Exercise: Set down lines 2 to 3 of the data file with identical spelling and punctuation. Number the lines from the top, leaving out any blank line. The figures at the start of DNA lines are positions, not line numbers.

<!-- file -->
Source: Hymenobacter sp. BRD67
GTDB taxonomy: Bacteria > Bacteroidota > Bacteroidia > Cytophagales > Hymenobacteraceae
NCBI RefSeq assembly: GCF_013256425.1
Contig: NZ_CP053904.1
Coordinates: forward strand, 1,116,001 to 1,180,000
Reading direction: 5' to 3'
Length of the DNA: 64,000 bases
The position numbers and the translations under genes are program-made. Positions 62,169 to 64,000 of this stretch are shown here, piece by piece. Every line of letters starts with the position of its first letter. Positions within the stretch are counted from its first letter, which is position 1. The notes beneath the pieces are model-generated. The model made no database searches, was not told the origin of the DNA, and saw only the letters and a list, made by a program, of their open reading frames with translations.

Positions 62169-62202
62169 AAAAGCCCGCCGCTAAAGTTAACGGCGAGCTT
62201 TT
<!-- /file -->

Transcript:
GTDB taxonomy: Bacteria > Bacteroidota > Bacteroidia > Cytophagales > Hymenobacteraceae
NCBI RefSeq assembly: GCF_013256425.1